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Pregnant women are more likely to die from COVID than not getting pregnant



An analysis of over 400,000 women between the ages of 15 and 44 and diagnosed with COVID-19 found that pregnant women were at a 70% higher risk of death than those who were not pregnant, according to the Center for Disease Control. Disease and Prevention.

Invasive ventilation, intensive care, and ECMO are also more common in pregnant women than in non-pregnant women. ECMO stands for oxidized outer body membranes. It is a procedure that removes blood from your body, runs it through a carbon dioxide filter and sends oxygen-rich blood back to the body.

The new study published on Monday comes after an earlier report from June found similar results in pregnant women and COVID-1

9 – except that the risk of dying from the disease is increased.

Pregnant women aged 35-44 years and positive for COVID-19 are almost four times more likely to require invasive ventilation and a 2 times higher risk of death than non-pregnant women of the same age.

What’s more, Hispanic women are 2.4 times more likely to die.

The report states: “Understanding the risks of SARS-CoV-2 infection in pregnant women can provide information on clinical practice, risk communication, and medical countermeasures. “Pregnant women should be informed of the risk of serious diseases associated with COVID-19 and warning signs of serious COVID-19.”

Between January 22 and October 3, about 409,000 women in the COVID-19 symptom case study included 23,434 pregnant women – 34 of them died, or 1.5 cases. died per 1,000 cases.

Of the 386,028 non-pregnant women who tested positive for COVID-19, another 447 died from coronavirus complications, or 1.2 deaths per 1,000, the CDC said.

These numbers may be explained by physiological changes that occur during pregnancy, such as increased heart rate, more oxygen consumption, decreased lung capacity, and increased risk of shape, the researchers said. clot wall and weakened immune system.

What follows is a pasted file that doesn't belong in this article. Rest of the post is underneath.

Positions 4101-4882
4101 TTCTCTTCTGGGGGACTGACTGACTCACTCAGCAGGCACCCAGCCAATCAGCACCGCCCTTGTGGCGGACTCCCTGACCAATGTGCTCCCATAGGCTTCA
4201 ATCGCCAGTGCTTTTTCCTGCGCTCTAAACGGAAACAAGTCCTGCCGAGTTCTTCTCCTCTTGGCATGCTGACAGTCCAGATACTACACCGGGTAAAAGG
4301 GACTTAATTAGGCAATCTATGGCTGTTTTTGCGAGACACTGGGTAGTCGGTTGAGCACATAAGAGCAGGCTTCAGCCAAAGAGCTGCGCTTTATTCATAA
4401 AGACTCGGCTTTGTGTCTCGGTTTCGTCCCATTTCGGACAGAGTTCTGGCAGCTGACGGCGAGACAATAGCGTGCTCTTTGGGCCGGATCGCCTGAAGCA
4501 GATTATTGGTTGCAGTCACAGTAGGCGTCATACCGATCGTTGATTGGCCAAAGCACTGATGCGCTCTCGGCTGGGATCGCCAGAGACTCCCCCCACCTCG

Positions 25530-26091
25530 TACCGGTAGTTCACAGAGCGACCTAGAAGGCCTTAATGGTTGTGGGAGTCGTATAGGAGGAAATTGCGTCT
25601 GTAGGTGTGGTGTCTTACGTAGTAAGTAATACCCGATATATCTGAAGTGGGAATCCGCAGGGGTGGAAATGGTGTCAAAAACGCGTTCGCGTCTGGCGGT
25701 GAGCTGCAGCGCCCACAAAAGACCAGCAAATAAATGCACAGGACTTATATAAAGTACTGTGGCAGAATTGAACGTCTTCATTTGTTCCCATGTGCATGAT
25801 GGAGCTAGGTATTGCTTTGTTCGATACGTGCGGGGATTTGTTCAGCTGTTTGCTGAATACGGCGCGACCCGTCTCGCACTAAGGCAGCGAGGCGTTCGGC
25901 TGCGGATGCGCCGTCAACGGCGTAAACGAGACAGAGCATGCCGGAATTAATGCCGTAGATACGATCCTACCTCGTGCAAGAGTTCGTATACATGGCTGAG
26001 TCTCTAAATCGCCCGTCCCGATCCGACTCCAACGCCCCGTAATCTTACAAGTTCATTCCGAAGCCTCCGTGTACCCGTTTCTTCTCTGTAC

And although Black women make up only 14% of all women included in the analysis, they account for about 27% of all deaths in pregnant women and about 37% of deaths in non-pregnant people. pregnancy.

Meanwhile, Asian and Native Hawaiian / Pacific pregnant women are at an especially increased risk of admission to ICU.

Pregnant women 15 to 24 years younger face the risk of invasive mechanical ventilation three times that of non-pregnant women of the same age.

“To minimize the risk of SARS-CoV-2 infection, pregnant women should limit unnecessary interactions with people who may have been exposed to or have been infected with SARS-CoV-2, including family members. family as much as possible, ”the report reads.

“When going out or having contact with other people, pregnant women should wear a mask, stay away from society, avoid people who don’t wear masks, and wash hands often. In addition, pregnant women should take steps to ensure their overall health, including annual flu vaccination updates and prenatal care ”.

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Katie Camero is a Miami-based, science-focused McClatchy National Real-Time correspondent. She is an alumnus of Boston University and has reported to the Wall Street Journal, Science and The Boston Globe.




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